Foreign Investors Aren’t Behind the Housing Crisis… But They Are its Scapegoat
This article was written by Barbara Lawlor, CEO of Baker Real Estate Incorporated
Politics and real estate have long been uneasy — if familiar — bedfellows. The established co-relation between home ownership and political engagement means the hyper-focus on housing in the current federal election campaign is no surprise. But, while it is beneficial that the current housing supply crisis is being acknowledged at the very top of the political heap, dusting off demand-side tactics to address a supply-side problem is a questionable approach. Not only that, but the related rhetoric has recently veered into problematic territory by incorrectly tagging foreign investors as scapegoats for the issue.
The most obvious target of the proposed ban on foreign real estate investors is the domestic condo market. As the preeminent pre-construction condo marketing firm in Canada, Baker Real Estate has amassed considerable data as part of our strict compliance with federal FINTRAC regulations. And hard facts and figures from a number of sources are critical context for any discussion of the proposed measures.
A recent report completed by our Baker Insights Group, showed that foreign buyers represented less than 5% of our 5,000-plus sales in 2020. In other words, foreign buyers account for less than one of every 20 of our sales in Toronto and Montreal.
The imbalance of supply and demand in the Toronto rental market has been exacerbated by the return of large numbers of foreign students and the resumption of immigration as borders re-open. That has made the role of foreign investor/landlords — albeit limited — all the more critical. They are long-term investors whose financial presence has allowed condo developers to increase the number of rental units available to all Canadians.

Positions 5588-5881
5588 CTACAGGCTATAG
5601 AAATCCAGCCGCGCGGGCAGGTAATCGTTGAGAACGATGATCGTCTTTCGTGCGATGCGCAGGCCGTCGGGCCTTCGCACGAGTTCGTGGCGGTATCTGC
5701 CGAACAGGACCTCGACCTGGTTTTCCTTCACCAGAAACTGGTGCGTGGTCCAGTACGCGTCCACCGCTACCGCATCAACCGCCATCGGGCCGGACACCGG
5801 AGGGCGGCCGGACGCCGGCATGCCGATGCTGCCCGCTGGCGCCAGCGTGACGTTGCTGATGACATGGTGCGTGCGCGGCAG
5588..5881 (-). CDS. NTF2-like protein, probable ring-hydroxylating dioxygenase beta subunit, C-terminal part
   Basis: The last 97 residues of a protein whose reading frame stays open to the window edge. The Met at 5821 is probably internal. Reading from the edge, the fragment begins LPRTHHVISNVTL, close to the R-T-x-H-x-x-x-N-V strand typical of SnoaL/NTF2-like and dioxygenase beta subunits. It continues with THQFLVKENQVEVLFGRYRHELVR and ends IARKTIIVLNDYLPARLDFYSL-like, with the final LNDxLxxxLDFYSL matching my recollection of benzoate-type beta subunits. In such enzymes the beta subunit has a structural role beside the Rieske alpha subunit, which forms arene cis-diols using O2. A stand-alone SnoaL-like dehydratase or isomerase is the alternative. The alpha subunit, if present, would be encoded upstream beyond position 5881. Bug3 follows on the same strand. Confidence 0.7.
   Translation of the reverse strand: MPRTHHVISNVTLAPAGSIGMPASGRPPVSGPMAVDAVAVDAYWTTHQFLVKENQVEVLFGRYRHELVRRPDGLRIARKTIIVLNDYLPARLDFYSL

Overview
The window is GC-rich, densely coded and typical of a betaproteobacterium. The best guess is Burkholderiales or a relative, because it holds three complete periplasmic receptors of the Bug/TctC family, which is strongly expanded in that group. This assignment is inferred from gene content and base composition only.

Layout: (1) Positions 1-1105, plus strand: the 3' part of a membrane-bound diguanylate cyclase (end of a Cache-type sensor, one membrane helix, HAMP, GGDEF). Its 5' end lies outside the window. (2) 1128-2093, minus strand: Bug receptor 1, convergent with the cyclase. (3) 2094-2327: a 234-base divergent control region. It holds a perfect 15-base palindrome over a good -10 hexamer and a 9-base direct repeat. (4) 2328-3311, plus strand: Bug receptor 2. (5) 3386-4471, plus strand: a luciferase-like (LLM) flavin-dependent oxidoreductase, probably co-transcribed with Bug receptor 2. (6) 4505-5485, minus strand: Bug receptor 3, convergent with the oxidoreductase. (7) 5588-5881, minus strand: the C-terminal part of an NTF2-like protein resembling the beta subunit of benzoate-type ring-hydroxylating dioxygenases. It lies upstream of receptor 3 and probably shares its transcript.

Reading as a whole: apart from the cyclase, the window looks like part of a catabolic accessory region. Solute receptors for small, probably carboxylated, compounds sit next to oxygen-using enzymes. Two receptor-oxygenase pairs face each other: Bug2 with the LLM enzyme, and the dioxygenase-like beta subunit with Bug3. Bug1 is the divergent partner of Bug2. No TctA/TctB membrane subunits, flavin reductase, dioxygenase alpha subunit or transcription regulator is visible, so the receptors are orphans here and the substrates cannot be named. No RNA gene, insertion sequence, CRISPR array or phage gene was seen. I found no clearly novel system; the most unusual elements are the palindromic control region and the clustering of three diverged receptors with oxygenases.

There’s also the impact of the 2017 foreign buyers tax in Ontario and British Columbia to consider as well. From 2013 to 2016, select Baker projects in Ontario annually sold 6% of their units to foreign purchasers. From 2017 to 2020, it fell to 1%, although demand was re-distributed to Quebec, bumping up the numbers there from 6% between 2013 and 2016 to 15% between 2017 and 2020.
According to data from the Canadian Real Estate Association (CREA), the benchmark price of a condo apartment in the GTA increased $323,900 between January 2015 and July 2021. Price growth in the GTA market seemed little affected by the foreign buyers tax.
BC, where we recently launched BakerWest, provides another real-life example of the inefficacy of using demand-side tools to fix supply-side challenges.
BC introduced a 15% tax on foreign buyers in 2016 with a view to making houses more affordable to “local” buyers. Nevertheless, according to data from the BC Real Estate Association (BCREA), it has had little impact on affordability in the intervening years.
In 2016, the average price of a Metro Vancouver condo was $533,000, a townhouse, $676,100, and a single-family detached home, $1,574,100. (The average price of all homes in the province at the time was $662,667.)
Then in 2018, a newly elected BC NDP increased the foreign-buyer tax to 20% and expanded it beyond Vancouver. By then, a typical condo at the time was $700,300, a townhouse, $807,700, and a single detached, $1,588,200. (At that time, the average price of all BC homes had increased to $747,315.)
Nevertheless, by December 2020, 9 months into a pandemic, housing prices remain relatively unaffected. A typical condo in Metro Vancouver had a benchmark price of $676,500, a townhouse, $813,900, and a detached home was selling for $1,554,600 (Meanwhile, the average price of all BC homes in December 2020 was $847,600.)
More recently, BCREA forecast the average price for housing in the province for 2021 would clock in at $911,300 — foreign-buyer levies notwithstanding.
Returning to the condo sector, a CMHC study issued in May determined that “the share of non-resident ownership in condominium apartments remains low and stable.” In Toronto it was 2.6%, Montreal 1.8%, and in Vancouver and Halifax just 1.3%. Assessing the real estate market in its totality, a 2019 CHMC report, determined that properties with at least one non-resident owner represented just 6.2% of the BC market, 3.3% of Ontario, and 6.2% of Nova Scotia.
Simply put: Foreign investors are hardly the market dominating disruptors that politicians would have Canadians believe. And the longer we focus on villainizing them, the longer we delay dealing with the real issue: increasing housing supply.